She describes this wonderfully because she says “If you have to work at something that you have no desire to achieve anything great in, it becomes a terrible bore.” I happen to believe this is true, not only then but today, in fact I think a lot of people would almost liken it to school, but that’s not what I’ve getting at. There was a girl I knew once who was a runner, a very good one, but she was getting bored of running and didn’t want to carry on with it, but she had to for her mother’s sake (I think) and she just became bored with it and Blyton’s words describe this situation perfectly.
Blyton then moves on to explain how she came to end up writing as a career, all down to a friend who asked her to come to a Sunday school and tell stories to the children there, and she found she loved it. Her music helped her write songs for the children. In fact, I believe that a Sunday school that Blyton worked in, is the one that Fiona and I visited when we went on an Enid Blyton Society day out to Beckham a couple of years ago. (Blog can be found here.)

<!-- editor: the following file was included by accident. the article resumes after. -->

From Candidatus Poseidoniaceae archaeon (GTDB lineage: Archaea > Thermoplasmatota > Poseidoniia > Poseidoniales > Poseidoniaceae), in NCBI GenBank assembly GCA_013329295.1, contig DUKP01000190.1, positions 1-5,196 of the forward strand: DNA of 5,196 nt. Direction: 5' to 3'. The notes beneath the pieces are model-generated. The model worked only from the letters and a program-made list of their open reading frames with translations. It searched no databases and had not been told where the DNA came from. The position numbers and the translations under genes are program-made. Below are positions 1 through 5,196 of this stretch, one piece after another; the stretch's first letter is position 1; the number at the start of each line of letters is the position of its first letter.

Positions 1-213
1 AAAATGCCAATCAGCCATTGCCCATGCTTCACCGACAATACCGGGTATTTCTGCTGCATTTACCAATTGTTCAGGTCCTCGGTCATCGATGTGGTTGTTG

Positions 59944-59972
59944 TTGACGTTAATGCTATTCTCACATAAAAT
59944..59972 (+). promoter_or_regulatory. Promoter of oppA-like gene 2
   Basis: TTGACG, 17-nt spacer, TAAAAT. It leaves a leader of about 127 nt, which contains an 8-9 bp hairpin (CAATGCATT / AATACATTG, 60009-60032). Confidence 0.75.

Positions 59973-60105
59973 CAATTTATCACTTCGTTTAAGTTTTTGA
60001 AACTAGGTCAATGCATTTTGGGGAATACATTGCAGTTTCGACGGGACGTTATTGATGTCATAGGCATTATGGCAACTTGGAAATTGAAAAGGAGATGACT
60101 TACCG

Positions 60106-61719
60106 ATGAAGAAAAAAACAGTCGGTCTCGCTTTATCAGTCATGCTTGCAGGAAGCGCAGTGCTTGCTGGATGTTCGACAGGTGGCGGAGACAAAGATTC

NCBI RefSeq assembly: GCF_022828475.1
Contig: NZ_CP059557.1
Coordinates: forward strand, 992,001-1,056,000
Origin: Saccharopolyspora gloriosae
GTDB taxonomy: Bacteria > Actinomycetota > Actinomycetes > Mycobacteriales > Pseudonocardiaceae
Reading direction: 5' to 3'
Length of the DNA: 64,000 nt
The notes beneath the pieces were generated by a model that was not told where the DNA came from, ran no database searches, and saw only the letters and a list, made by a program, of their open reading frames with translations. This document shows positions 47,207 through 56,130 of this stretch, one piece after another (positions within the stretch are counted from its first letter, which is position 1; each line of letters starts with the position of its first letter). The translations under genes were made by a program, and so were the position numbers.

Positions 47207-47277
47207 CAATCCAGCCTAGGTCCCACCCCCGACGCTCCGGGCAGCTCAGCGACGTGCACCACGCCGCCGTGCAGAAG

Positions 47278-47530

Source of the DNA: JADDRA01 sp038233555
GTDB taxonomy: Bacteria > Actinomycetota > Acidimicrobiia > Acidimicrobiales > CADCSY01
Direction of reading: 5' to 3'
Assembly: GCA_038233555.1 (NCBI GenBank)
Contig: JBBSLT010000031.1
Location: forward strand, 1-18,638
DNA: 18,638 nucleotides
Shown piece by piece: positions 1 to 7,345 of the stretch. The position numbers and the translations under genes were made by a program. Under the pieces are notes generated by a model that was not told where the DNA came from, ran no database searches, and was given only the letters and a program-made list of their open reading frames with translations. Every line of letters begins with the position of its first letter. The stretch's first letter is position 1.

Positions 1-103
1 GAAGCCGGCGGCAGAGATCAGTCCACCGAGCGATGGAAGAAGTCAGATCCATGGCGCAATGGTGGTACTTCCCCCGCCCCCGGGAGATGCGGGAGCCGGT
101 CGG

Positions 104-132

She describes from there on that she knew she had to be a children’s writer more than anything else but she didn’t feel she knew enough about children to write the stories she wanted to write, so she opened her own school and practiced her writing on the children until she left to take up her career in writing properly. For three minutes long this interview tells us a lot about Blyton in her own words, and is rather refreshing in a way.
Its nice to actually hear her voice when the last time I heard “her” speak was when Helena Bonham Carter played Blyton in the TV film Enid, and her temperament came across as very different to what it feel like with this extract. Anyway, I hope I’ve wetted your appetite for these two gems of insights into Blyton’s life and that I haven’t been too boring! But please rejoice with me, as I have actually finished the promised blog! Miracles can happen!